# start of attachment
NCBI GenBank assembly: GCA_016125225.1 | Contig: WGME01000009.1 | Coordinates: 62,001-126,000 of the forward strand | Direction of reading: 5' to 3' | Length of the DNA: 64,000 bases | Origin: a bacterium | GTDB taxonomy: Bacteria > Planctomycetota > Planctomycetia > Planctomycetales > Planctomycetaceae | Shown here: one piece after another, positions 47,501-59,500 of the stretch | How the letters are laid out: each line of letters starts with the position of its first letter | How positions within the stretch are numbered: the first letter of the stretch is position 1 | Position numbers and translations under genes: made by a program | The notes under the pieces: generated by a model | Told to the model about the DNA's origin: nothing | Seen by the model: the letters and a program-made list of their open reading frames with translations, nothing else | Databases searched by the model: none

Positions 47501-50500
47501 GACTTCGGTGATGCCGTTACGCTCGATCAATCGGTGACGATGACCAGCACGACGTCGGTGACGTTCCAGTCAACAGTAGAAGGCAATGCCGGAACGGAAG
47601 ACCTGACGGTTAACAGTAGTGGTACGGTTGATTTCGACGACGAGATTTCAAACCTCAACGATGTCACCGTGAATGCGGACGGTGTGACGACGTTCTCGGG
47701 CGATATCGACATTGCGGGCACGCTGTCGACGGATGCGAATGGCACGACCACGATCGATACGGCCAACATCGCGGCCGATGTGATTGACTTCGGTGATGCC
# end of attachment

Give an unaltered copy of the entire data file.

NCBI GenBank assembly: GCA_016125225.1 | Contig: WGME01000009.1 | Coordinates: 62,001-126,000 of the forward strand | Direction of reading: 5' to 3' | Length of the DNA: 64,000 bases | Origin: a bacterium | GTDB taxonomy: Bacteria > Planctomycetota > Planctomycetia > Planctomycetales > Planctomycetaceae | Shown here: one piece after another, positions 47,501-59,500 of the stretch | How the letters are laid out: each line of letters starts with the position of its first letter | How positions within the stretch are numbered: the first letter of the stretch is position 1 | Position numbers and translations under genes: made by a program | The notes under the pieces: generated by a model | Told to the model about the DNA's origin: nothing | Seen by the model: the letters and a program-made list of their open reading frames with translations, nothing else | Databases searched by the model: none

Positions 47501-50500
47501 GACTTCGGTGATGCCGTTACGCTCGATCAATCGGTGACGATGACCAGCACGACGTCGGTGACGTTCCAGTCAACAGTAGAAGGCAATGCCGGAACGGAAG
47601 ACCTGACGGTTAACAGTAGTGGTACGGTTGATTTCGACGACGAGATTTCAAACCTCAACGATGTCACCGTGAATGCGGACGGTGTGACGACGTTCTCGGG
47701 CGATATCGACATTGCGGGCACGCTGTCGACGGATGCGAATGGCACGACCACGATCGATACGGCCAACATCGCGGCCGATGTGATTGACTTCGGTGATGCC